Traditionally, multimodal therapy for pleural mesothelioma begins with chemotherapy followed by surgery and then radiation therapy once the patient recovers from surgery.
- In this setting, radiation is used to kill cancer cells left behind in surgery. This technique delays or reduces the risk of local recurrence.
- About half of early-stage patients with epithelioid mesothelioma can live longer than five years with this multimodal treatment.
Surgery for Mesothelioma After Radiation Therapy (SMART)
This approach to treatment is a reversal of the traditional protocol. It has produced impressive results for some mesothelioma patients.
- In a 2015 study, specialists at two leading cancer centers in Toronto estimated a median overall survival of 51 months for pleural mesothelioma patients using the SMART approach. Around 66% of patients with early-stage epithelioid tumors lived longer than three years.
- It takes an experienced multidisciplinary team to safely execute the SMART approach. A high level of radiation is applied to the lung, which could be fatal if the lung isn’t subsequently removed. This means that once a patient receives radiation, they must follow through with surgery.
Intraoperative Radiation Therapy
Intraoperative radiation therapy (IORT) is used as part of a surgical procedure.
- A radiation oncologist applies the beams to the affected areas to help prevent any seeding or spreading of the cancer cells during the operation. A concentrated dose of radiation is delivered to the tumor site immediately after the tumor is removed.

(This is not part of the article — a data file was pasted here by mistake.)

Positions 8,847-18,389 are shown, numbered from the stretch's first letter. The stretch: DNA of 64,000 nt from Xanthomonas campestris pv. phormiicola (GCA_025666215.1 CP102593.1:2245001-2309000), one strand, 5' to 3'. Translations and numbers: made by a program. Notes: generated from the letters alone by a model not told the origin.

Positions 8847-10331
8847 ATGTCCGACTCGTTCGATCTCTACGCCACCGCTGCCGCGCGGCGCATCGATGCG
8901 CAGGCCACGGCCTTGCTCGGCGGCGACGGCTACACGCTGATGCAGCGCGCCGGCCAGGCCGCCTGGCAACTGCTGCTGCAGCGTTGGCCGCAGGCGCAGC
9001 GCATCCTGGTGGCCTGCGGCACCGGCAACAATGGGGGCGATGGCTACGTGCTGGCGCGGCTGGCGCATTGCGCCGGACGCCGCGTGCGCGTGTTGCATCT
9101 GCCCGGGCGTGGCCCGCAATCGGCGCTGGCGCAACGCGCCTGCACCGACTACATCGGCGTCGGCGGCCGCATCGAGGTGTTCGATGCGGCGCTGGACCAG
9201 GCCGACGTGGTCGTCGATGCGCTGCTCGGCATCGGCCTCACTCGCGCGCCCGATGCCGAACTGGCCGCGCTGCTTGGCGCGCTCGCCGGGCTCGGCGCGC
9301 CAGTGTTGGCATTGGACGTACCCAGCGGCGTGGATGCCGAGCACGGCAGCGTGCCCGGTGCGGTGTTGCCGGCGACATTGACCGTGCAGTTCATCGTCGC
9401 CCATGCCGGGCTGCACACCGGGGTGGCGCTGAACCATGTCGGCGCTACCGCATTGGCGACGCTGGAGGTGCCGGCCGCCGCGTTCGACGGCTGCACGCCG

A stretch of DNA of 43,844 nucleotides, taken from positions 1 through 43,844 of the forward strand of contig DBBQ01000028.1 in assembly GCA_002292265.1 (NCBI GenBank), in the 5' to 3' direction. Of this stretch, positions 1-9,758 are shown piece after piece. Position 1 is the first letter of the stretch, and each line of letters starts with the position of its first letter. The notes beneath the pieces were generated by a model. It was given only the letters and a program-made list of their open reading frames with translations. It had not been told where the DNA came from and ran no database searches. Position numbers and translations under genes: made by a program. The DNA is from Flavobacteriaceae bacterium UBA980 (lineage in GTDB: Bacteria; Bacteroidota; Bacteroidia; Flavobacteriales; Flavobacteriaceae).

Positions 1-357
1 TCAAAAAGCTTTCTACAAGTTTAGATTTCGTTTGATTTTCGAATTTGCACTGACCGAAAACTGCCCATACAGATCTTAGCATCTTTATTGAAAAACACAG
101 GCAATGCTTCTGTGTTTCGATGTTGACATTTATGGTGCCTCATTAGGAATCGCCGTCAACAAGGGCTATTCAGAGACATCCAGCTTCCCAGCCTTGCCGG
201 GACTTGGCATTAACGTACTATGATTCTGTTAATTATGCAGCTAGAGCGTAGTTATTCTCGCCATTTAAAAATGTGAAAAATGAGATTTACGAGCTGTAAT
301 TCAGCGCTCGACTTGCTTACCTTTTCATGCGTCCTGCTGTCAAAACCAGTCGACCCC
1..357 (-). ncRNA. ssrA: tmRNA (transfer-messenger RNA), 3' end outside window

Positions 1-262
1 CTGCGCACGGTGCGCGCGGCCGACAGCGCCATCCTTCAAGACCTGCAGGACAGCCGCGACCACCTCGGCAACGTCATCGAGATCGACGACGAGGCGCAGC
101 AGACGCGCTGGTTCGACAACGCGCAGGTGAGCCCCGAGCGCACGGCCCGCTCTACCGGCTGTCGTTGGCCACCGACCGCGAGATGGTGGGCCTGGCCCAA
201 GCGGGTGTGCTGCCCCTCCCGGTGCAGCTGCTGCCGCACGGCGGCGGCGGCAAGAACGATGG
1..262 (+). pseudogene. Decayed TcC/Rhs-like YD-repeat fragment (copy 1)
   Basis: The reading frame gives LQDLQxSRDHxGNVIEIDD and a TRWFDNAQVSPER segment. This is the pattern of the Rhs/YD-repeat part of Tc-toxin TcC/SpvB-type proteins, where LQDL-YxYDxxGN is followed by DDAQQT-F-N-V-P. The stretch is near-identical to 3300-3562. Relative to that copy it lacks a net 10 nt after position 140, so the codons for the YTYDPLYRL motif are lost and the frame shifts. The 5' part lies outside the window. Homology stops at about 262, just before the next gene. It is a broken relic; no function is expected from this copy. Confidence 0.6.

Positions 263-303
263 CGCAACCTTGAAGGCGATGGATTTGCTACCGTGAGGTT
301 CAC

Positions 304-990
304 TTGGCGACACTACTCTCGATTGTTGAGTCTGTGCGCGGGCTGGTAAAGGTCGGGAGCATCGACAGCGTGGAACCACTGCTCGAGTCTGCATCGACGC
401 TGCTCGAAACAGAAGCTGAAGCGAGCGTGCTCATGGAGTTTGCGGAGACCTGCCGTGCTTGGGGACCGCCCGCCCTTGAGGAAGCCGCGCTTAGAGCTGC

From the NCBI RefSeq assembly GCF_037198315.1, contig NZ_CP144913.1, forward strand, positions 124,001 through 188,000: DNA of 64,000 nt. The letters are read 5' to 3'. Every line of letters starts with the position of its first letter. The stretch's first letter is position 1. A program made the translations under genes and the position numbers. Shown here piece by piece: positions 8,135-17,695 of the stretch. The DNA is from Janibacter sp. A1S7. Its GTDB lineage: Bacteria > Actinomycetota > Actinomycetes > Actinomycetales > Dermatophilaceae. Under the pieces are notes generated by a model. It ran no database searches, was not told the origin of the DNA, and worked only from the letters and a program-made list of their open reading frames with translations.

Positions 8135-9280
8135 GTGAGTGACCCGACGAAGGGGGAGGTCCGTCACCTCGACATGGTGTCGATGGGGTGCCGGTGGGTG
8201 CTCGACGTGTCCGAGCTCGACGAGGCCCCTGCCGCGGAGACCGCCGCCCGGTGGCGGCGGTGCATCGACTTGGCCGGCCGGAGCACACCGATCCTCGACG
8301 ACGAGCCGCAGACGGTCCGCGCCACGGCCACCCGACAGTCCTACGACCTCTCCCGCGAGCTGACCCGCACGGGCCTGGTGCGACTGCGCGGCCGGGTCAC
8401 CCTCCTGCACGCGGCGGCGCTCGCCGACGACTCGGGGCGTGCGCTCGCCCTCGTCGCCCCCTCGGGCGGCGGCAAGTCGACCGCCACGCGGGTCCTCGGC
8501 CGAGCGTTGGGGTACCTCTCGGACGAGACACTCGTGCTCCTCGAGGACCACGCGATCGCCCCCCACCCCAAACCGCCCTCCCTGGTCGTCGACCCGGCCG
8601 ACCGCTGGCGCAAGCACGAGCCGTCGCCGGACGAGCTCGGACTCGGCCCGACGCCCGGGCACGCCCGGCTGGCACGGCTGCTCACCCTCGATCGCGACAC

- This option may help some patients finish treatment sooner, reducing the need for additional radiation therapy following surgery. Patients who require additional radiation sessions can get a boost from IORT and typically experience fewer complications.
Radiation Therapy Process
Most people are not sure what to expect when receiving radiation therapy. In general, patients go through an initial consultation, get imaging scans, and then receive treatment on an outpatient basis.
- First Appointment: During the consultation visit, you will meet with a radiation oncologist to discuss the best approach for your case. You might be asked to sign a consent form once you are fully informed of the process and want to proceed with treatment.
- Imaging Scans: To ensure accurate and safe application, imaging scans are performed to determine the exact size, shape and location of tumors. The application of radiation is based on these images to ensure safety.
- Treatment: A medical professional will explain what you need to do before, during and after treatment. They will help position you and apply protective coverings to prevent radiation exposure to healthy tissue. Radiation is typically applied one or more times a week for several weeks.
- Follow-Up Appointment: During follow-up appointments, your doctor will check you for signs of side effects. Imaging scans will be taken to keep a close watch on how radiation affected the size of your tumors.
Is Radiation Therapy Right for You?
Despite recent advances, a number of experts question the merits of radiation therapy for mesothelioma. These concerns arise from the inconsistent results published in clinical trials and scientific studies.
The decision to include radiation therapy in your treatment plan is up to you and your oncologist. The potential benefits of the therapy might outweigh the risks and side effects.
However, you need to discuss the pros and cons with your oncologist to make an informed decision.